When does it slow down?

I was asked a very interesting question yesterday – which is the slowest season on the farm? It took me a few seconds to think about it, and the answer is, there really isn’t a “slow” season, at least on our farm. Because we raise animals, every season is focused on their care and well-being.

Right now (fall), we are making sure things are ready for winter – hay in the barn, waterers ready to go, moving manure out of buildings, as well as putting up the garden items and machinery. Beef sides will be ready for processing in December, so there is the paperwork side of things to maintain.

Winter – keep the animals fed and watered, watch for new calves, work on outdoor projects as weather allows, mostly focus on indoor projects (indoor veg growing, household maintenance, etc), check the beehives every week or so and add food patties as needed. I’m hoping to experiment with dyeing my hand-spun yarn, and will spend more time in the pottery studio.

Spring – watch the ground to see when the grass starts growing and we can stop feeding hay, plan and plant the garden,  shear the sheep, plant the new hay field, make the list of things that need fixed/maintained this year, order meat chickens.

Summer – watch the weather and watch the grass grow, mow and bale hay, get the hay into the barn for winter, work on all those projects (they never end – finish one, find two more that need done), tend the garden, harvest honey as needed, process the meat chickens, mow  the few areas that need it (mostly clearing paths – the sheep and goats do the majority of the mowing around here!)

This is by no means a complete list – some things happen every season, like moving the sheep and goats around the farm for them to eat the grass and brush, or putting up/repairing fences (now that is a never-ending job…), checking the beehives, tending the animals, etc. Add in the daily household tasks (cooking, dishes, laundry, sweeping, etc.), and the hours fill up quickly.

Is it easy? No. Do we always *want* to go out in the heat/cold/rain/snow and do the job? No. I’m pretty sure just about everything on a farm is heavy or difficult, but it’s always interesting, and it always is engaging (physically, mentally, or both!).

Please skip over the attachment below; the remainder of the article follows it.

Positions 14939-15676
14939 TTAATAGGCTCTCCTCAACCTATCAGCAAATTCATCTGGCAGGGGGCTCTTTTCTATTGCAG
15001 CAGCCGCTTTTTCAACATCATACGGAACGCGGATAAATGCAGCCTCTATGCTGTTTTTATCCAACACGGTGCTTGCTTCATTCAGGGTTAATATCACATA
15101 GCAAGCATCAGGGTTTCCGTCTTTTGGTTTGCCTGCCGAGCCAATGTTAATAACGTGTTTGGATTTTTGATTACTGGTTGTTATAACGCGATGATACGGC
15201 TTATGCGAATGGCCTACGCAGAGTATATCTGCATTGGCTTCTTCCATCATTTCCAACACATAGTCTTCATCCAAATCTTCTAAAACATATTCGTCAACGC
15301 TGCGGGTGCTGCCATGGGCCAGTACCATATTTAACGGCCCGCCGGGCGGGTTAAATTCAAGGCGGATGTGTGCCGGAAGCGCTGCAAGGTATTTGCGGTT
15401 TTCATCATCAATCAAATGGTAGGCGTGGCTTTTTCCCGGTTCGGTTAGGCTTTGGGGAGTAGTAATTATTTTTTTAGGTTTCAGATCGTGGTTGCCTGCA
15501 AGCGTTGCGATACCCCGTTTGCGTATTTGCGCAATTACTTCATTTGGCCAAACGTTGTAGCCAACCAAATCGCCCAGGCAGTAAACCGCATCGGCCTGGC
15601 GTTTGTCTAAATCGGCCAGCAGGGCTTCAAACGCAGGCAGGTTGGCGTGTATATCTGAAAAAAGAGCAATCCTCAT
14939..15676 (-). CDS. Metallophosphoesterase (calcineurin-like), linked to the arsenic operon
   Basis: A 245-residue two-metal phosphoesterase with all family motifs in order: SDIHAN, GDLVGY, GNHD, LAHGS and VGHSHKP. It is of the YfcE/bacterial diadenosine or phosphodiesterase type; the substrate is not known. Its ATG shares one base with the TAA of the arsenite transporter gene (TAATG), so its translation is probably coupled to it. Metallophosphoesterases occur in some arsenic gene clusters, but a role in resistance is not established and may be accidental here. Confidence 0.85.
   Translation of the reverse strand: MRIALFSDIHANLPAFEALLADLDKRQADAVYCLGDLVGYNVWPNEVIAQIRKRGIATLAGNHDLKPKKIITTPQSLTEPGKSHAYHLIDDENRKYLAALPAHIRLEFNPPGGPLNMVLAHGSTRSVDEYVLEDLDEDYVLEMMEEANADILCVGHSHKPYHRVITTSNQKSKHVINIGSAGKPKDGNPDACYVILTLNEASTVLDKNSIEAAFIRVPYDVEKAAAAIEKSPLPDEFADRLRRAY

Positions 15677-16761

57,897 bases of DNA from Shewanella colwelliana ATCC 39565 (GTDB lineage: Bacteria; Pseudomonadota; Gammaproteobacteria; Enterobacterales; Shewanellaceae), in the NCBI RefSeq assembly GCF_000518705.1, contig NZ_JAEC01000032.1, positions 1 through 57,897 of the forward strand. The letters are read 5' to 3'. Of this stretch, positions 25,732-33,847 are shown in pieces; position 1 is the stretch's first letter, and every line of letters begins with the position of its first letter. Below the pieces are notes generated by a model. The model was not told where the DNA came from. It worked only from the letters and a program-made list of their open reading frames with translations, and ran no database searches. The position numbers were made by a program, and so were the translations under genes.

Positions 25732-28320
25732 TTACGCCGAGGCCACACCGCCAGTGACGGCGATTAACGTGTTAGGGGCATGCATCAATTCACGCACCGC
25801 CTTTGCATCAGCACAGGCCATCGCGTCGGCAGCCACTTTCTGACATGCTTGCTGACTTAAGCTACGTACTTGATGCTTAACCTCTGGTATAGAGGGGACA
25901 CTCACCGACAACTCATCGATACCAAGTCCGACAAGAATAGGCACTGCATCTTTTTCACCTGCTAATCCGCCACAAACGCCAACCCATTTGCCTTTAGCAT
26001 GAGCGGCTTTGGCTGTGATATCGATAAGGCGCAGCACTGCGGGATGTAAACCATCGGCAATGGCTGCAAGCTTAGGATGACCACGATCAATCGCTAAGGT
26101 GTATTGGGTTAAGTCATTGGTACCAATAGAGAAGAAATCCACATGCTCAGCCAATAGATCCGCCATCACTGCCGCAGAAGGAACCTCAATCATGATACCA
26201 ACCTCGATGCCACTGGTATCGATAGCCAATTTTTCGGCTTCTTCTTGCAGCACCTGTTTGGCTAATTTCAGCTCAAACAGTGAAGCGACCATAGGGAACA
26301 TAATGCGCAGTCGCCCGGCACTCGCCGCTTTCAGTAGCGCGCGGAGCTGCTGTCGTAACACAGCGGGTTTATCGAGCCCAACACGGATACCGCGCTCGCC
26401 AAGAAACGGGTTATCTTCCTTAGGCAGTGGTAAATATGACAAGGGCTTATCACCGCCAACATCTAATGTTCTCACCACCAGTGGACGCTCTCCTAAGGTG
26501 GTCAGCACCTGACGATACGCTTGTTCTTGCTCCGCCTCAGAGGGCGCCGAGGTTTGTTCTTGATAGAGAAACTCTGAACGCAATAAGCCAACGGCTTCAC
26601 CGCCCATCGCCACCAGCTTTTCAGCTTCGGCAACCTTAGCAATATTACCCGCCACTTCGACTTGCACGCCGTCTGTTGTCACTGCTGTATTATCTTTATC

I don’t know who originally said it, but the quote “Build a life you don’t need a vacation from” fits. I don’t think I could enjoy a “vacation” away from the farm – I’d be thinking about how everything is going. Did the old cow die, do the sheep have enough grass, on and on.

There you have it – there is no “slow” season on our farm, and every season focuses around caring for the grass, so we can care for the animals.123

Because it’s a farm

I heard today that our tenant farmer–he plants our 100 or so acres of tillage–thinks my wife and I are ripping off my mother-in-law because, well, there are goats eating grass in the front yard and chickens eating grass in the back. That’s not how things are supposed to be, you know, because now the […] Continue reading

I heard today that our tenant farmer–he plants our 100 or so acres of tillage–thinks my wife and I are ripping off my mother-in-law because, well, there are goats eating grass in the front yard and chickens eating grass in the back. That’s not how things are supposed to be, you know, because now the farm looks like… a farm.

This kind of nonsense has been an ongoing part of my acclimatization into the world of someone trying to farm sustainably in a world filled with industrial workers whose job happens to be the planting and harvest of organic manufacturing components. Most of my fellow farmers have lost sight of the age old understanding borne of thousands of years of human agriculture, which wisdom states that the farmer feeds himself and his own first, the people around him next, and then sells whatever might be left to buy the things he cannot grow or make himself.

To our tenant farmer, the secret to farming is to borrow tens or hundreds of thousands of dollars to plant and harvest thousands of acres of crops that humans can no longer directly consume, to sell those crops for prices determined by speculators who never have his best interest in mind, and to dump his commodity into an industrial supply system whose product he has to pay for even though it could not exist without his tireless effort. And, if there’s a bad year, he could easily fold and have very little or nothing to show for it.

To me, the secret to farming is what I have already noted. First, plant and raise food–food people can eat straight from the plant or animal without the intermediary of industrial processing. Second, raise that food to feed me and mine first. Third, make sure the people around me are fed. Fourth, sell whatever is left to buy what I cannot grow or make myself. The thing is, even in the worst years, it is possible to eke out an existence following that method– if it weren’t, most of us would not be here today.

So, yeah, our farm looks like a farm, and that’s on purpose. We can eat what we’re doing here. How many farmers can say that?

DLH

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